Takacs spent quite a bit of time on this point. It is often assumed that users are the biggest weakness, but Takacs wanted to convey that only through testing can companies determine if this is actually the case or if efforts are better spent elsewhere. He suggested that organizations identify key individuals across the user population—in his case, across multiple populations, to account for the different habits and actions common to each—and leverage feedback as a way to improve processes and access. Testing, he said, should be continuous and feed into production cycles.

7.Thou Shalt Not Become Complacent

Complacency is the enemy of empires, or so it’s said. In the case of technology, this is surely true: technology evolves and grows in the blink of an eye, new device types are connected to or built on top of one another, and users’ behaviors morph as all of this comes to pass. We see these changes occurring right before our eyes, therefore it’s imperative for project teams to adapt quickly to new demands. Takacs offered that cloud integration projects must become part of the company’s strategic technology plan, including operations, cross-training and up-front inclusions of new systems, and regular reviews and updates of security controls (see sections 4, 5, and 6).

I’ve got a sweeter song than the birds in the trees

The “bonus” habit Takacs offered was for security teams to include security principles in all security processes. Once again, on the surface this is a “duh!” moment, but a few attendees of Takacs’ session admitted to not taking this 8th “sin” as seriously as they should. Takacs’ advice?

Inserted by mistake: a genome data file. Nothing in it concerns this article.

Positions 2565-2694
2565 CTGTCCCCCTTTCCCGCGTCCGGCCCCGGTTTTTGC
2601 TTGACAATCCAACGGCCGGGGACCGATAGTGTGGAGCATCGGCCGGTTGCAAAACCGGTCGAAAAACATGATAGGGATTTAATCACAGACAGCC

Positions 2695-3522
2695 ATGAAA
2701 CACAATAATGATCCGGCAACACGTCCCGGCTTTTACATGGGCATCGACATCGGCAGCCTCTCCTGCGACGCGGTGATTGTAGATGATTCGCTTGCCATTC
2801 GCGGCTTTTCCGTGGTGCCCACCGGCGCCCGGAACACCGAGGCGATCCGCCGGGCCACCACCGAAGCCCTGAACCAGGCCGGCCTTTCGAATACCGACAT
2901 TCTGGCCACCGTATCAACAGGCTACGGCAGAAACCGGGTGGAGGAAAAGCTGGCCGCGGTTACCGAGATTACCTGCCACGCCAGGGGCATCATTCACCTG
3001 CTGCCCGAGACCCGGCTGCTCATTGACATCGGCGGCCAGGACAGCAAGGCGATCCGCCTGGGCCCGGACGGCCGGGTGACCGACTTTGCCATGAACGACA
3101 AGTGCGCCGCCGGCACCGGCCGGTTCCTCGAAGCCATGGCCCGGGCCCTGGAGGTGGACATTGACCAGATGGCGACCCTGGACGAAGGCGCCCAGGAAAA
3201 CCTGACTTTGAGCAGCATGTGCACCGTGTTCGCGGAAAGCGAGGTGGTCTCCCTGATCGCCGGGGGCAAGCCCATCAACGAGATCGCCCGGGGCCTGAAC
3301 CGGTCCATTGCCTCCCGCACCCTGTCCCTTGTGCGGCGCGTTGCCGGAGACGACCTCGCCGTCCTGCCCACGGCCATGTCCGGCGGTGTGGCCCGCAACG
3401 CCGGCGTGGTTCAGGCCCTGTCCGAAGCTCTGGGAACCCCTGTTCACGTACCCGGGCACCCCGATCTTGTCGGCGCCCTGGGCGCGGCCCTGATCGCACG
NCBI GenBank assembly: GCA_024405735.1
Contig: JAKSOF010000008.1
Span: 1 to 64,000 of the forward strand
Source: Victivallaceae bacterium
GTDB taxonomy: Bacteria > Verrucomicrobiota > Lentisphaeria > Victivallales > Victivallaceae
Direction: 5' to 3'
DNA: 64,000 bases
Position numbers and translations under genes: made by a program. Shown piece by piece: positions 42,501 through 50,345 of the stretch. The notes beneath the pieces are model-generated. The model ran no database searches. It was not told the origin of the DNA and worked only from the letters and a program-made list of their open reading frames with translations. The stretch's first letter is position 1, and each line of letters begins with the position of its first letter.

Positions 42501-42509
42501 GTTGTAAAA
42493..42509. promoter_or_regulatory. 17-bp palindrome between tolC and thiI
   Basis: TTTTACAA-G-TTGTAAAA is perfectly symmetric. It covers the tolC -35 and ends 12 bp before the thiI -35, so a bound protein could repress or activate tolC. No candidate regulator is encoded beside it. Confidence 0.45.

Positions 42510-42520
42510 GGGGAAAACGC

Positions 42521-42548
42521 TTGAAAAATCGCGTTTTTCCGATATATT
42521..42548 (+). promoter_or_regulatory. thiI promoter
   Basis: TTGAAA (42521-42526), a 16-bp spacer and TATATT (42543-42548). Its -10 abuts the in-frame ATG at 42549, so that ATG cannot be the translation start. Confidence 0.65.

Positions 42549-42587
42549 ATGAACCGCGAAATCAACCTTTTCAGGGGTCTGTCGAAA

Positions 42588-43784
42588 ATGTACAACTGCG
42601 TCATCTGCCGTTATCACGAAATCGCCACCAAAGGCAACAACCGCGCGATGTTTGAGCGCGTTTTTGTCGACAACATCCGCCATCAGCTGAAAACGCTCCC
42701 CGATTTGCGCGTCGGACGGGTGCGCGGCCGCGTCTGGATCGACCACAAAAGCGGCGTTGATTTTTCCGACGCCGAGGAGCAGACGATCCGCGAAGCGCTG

• Start with clear policy directives
  • Application developers should write code based on accepted software security frameworks
  • Network engineers should build connectivity and configure devices based on a least-privilege, limited access approach
  • Server managers should follow vendor and industry best practices for hardening
  • Application APIs and intermediary data transmission systems must enable and provide secure transport mechanism (not necessarily one-size-fits-all)
  • Consider endpoint device security based on specific application user cases

Cloud integration will continue to challenge security since cloud devices/hardware/software are not entirely under the company’s control. But that does not mean seamless integration isn’t possible or that projects are doomed to fail. Be methodical and rigorous in your planning and processes, and cloud integrations can be a breeze.